Normal view MARC view ISBD view

Outcome of two decades of reciprocal recurrent selection applied to C. canephora in Cote d'Ivoire: new outstanding hybrids available for growers Proceedings

by Montagnon, C; Leroy, T; Charmetant, P; Yapo, A; Legnate, H; Berthaud, J; Charrier, A; Association Scientifique Internationale du Cafe, París (Francia); 19. International Scientific Colloquium on Coffee Trieste (Italia) 14-18 May 2001.
Publisher: Trieste (Italia) ASIC 2001Description: 1 disco compacto.ISBN: 290012189.Subject(s): COFFEA CANEPHORA | CAFE | RENDIMIENTO DE CULTIVOS | RESISTENCIA A LA ENFERMEDAD | VIGOR HIBRIDO | COSTA DE MARFIL | AFRICA | COFFEA CANEPHORA | COFFEE | CROP YIELD | DISEASE RESISTANCE | HETEROSIS | IVORY COAST | AFRICA | COFFEA CANEPHORA | CAFE | RENDEMENT DES CULTURES | RESISTANCE AUX MALADIES | VIGUEUR HYBRIDE | AFRIQUESummary: Since the beginning of the 80's, a reciprocal recurrent selection programme has been applied to C. canephora in Cote d'Ivoire, Africa, under the collaboration between the Centre National de Recherche de Cote d'Ivoire (CNRA) and the Centre International de Recherche Agronomique pour le Developpement (CIRAD). The study of C. canephora genetic diversity lies at root of this programme. Work by the ORSTOM (now the Institut de Recherche pour le Developpement-IRD) revealed the existence of two genetic pools: the Guinean pool and the Congolese pool. The structure of that diversity was then specified and four groups were identified within the Congolese pool. Hybrid vigour, or heterosis, was then observed in progenies between Guinean and Congolese parents: this hybrid vigour is exploited through reciprocal recurrent selection (RRS). The genetic groups were characterized and assessed prior to defining basic populations for RRS. Between-pool tests were then carried out using two or three testors from the reciprocal population (indirect RRS on testers). An overview of the first selection cycle is now possible. Concerning the Guinean pool, genetic gains on test value reached +38 percent for yield, +3 percent on rust resistance and +7 percent on bean size. Concerning the Congolese pool, SG1 proved to be superior to all other groups for yield test values but less resistant to rust. There was no significant difference between Congolese groups for bean size. The major outcome of these two decades and of the first cycle of RRS is the identification of 10 between-pool hybrids (BPH), disseminated in seed forms, producing as much or even more than current clones, distributed as cuttings. The best BPH showed a potential yield of 3.5 tonnes of green coffee per hectare and per year, which is 40Summary: more than clone 461 (one of the best currently distributed clone). Future prospects for the programme are discussed.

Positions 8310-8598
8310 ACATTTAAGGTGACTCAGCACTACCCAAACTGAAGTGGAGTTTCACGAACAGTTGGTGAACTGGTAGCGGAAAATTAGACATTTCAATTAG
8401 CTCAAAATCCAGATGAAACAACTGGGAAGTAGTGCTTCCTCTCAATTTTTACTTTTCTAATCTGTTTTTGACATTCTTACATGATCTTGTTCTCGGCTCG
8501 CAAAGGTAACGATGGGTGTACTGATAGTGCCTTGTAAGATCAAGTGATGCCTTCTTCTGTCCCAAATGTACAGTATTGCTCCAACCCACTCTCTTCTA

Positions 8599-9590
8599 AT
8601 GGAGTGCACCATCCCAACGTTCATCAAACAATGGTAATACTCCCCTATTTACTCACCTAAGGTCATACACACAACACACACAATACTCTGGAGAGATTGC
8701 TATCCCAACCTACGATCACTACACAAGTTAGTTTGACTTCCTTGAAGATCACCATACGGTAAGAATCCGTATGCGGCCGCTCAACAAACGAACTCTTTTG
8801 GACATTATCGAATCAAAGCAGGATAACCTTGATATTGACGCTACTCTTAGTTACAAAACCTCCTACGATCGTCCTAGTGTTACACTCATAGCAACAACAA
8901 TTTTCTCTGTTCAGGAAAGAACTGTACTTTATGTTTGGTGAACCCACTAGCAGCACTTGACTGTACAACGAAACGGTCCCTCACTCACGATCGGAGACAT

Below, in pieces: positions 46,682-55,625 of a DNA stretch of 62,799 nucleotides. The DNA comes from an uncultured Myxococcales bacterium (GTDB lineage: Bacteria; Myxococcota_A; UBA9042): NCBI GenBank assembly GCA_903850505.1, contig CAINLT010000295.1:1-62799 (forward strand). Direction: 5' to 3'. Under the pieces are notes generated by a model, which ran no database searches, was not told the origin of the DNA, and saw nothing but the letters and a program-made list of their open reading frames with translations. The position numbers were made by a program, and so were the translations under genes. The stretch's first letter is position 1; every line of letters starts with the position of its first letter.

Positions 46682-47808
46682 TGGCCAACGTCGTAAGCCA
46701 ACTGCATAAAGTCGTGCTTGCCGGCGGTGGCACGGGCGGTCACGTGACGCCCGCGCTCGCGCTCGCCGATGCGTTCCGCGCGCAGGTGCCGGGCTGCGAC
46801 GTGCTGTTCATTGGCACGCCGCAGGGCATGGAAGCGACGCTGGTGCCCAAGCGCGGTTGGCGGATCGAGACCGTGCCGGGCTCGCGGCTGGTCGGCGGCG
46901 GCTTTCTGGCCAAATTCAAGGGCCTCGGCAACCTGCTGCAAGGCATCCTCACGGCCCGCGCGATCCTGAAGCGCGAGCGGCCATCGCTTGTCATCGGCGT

average rating: 0.0 (0 votes)
No physical items for this record

13 ref.

Since the beginning of the 80's, a reciprocal recurrent selection programme has been applied to C. canephora in Cote d'Ivoire, Africa, under the collaboration between the Centre National de Recherche de Cote d'Ivoire (CNRA) and the Centre International de Recherche Agronomique pour le Developpement (CIRAD). The study of C. canephora genetic diversity lies at root of this programme. Work by the ORSTOM (now the Institut de Recherche pour le Developpement-IRD) revealed the existence of two genetic pools: the Guinean pool and the Congolese pool. The structure of that diversity was then specified and four groups were identified within the Congolese pool. Hybrid vigour, or heterosis, was then observed in progenies between Guinean and Congolese parents: this hybrid vigour is exploited through reciprocal recurrent selection (RRS). The genetic groups were characterized and assessed prior to defining basic populations for RRS. Between-pool tests were then carried out using two or three testors from the reciprocal population (indirect RRS on testers). An overview of the first selection cycle is now possible. Concerning the Guinean pool, genetic gains on test value reached +38 percent for yield, +3 percent on rust resistance and +7 percent on bean size. Concerning the Congolese pool, SG1 proved to be superior to all other groups for yield test values but less resistant to rust. There was no significant difference between Congolese groups for bean size. The major outcome of these two decades and of the first cycle of RRS is the identification of 10 between-pool hybrids (BPH), disseminated in seed forms, producing as much or even more than current clones, distributed as cuttings. The best BPH showed a potential yield of 3.5 tonnes of green coffee per hectare and per year, which is 40

more than clone 461 (one of the best currently distributed clone). Future prospects for the programme are discussed.

Click on an image to view it in the image viewer